‘The stake that sticks up gets hammered down, as my father always said, but I would not be hammered down.’ So says Kasumi, the vibrant 16-year-old girl at the heart of The Peony Lantern. It is nineteenth century Japan and Kasumi becomes a lady in waiting in the home of a Samurai where she is quickly drawn into the household’s dangerous and, ultimately, deadly secrets.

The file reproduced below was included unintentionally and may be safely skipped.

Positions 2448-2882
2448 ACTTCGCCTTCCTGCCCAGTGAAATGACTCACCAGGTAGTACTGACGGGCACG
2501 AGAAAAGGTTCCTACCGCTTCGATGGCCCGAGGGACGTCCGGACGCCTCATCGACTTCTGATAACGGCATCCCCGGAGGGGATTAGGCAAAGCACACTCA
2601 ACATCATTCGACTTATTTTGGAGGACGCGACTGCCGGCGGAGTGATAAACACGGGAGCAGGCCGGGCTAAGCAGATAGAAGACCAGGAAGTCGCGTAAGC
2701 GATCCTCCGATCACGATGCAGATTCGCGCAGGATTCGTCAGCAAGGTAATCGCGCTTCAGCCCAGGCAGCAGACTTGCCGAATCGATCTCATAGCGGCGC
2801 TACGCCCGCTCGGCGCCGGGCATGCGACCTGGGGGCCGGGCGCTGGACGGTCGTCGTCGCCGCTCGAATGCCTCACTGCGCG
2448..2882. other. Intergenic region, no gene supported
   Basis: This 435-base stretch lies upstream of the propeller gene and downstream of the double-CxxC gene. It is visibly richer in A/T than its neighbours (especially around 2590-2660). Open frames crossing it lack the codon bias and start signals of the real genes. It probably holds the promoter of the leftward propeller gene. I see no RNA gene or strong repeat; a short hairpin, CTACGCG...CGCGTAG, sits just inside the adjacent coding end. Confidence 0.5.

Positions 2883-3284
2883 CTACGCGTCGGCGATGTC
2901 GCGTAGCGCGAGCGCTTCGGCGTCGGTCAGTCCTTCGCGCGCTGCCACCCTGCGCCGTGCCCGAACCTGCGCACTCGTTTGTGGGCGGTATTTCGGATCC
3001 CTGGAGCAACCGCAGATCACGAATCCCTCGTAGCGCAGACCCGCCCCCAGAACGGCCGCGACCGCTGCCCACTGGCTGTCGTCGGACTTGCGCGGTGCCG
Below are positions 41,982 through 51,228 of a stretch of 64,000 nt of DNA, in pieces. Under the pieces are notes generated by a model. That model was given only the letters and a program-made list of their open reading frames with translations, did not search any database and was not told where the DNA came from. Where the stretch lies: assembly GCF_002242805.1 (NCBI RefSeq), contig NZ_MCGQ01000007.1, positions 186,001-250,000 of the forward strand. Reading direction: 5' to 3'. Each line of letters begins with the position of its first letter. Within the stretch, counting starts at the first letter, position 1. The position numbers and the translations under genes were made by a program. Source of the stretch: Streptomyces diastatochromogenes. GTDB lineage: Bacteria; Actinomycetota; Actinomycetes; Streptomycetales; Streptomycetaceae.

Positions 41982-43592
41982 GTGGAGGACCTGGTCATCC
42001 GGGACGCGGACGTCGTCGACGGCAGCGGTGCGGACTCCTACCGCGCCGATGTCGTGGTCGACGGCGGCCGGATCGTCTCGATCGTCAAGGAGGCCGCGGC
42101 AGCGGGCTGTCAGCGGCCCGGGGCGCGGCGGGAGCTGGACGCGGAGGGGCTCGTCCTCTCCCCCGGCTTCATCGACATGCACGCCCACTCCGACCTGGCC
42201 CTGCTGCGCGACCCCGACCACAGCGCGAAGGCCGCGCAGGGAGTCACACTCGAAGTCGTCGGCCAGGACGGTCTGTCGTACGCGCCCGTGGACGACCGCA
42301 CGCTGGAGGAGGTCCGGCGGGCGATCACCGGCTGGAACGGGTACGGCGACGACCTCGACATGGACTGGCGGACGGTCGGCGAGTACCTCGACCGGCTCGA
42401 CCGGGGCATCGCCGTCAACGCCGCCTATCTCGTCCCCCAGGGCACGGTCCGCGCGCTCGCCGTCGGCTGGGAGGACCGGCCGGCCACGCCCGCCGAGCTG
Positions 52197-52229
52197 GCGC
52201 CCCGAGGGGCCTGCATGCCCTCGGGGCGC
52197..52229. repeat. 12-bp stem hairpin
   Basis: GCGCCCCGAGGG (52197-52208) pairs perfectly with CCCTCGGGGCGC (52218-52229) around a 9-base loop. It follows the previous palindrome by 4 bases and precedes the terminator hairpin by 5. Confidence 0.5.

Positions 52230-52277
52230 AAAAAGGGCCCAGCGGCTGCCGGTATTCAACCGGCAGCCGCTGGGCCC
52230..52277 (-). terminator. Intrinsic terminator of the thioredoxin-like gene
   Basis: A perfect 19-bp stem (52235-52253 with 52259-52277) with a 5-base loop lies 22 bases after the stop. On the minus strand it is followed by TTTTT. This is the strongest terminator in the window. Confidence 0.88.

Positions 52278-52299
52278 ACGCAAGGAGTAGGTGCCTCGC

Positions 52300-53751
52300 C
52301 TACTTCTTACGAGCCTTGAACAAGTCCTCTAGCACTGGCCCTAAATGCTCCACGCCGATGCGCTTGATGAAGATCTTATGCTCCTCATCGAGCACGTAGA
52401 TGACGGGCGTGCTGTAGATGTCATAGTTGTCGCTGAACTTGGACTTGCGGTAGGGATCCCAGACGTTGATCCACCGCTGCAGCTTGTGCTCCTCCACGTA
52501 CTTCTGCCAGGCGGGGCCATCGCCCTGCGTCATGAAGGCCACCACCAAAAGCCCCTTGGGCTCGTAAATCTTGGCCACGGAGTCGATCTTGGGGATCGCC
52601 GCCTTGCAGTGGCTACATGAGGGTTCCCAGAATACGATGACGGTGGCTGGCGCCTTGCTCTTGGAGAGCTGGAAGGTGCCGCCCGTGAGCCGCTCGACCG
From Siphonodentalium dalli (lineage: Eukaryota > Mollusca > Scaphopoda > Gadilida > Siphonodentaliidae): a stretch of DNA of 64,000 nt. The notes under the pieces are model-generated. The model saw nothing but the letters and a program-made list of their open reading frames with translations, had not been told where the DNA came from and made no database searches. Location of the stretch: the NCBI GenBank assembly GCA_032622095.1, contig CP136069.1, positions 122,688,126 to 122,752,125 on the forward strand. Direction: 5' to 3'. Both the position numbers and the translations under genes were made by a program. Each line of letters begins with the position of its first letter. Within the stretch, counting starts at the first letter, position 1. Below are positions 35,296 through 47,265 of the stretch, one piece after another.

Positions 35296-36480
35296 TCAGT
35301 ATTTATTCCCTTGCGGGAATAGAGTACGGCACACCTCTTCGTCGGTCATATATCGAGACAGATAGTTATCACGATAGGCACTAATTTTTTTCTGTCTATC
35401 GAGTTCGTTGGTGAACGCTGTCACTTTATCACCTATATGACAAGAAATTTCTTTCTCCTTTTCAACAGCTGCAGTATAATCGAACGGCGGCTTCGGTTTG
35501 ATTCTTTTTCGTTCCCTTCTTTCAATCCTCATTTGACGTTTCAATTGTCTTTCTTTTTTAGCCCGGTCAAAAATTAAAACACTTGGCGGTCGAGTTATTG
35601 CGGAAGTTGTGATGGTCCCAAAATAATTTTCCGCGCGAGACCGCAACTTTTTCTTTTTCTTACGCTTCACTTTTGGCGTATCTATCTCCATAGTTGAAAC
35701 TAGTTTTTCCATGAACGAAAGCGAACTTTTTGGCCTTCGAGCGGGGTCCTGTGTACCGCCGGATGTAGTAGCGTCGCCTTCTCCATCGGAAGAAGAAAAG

This masterfully written and lyrical novel challenges the tenets of the times and a woman’s role in it. Frances Watts weaves the narrative through the arts of the period, from the haiku openings of each chapter through the poems of Kasumi’s grandmother to the various forms of painting, creating a depth of imagery that tells a story of its own. There is vivid attention to detail that draws the reader in — from the miniature, ‘tender fern shoots curling in the shade of the larger fronds’, to the grandiose teeming city of Edo. The underlying tension simmers and the intrigue builds through several surprising twists. Ultimately, this is a book about observation so it is no surprise to reflect that the clues were all there, making The Peony Lantern an enlightening and thoroughly satisfying read.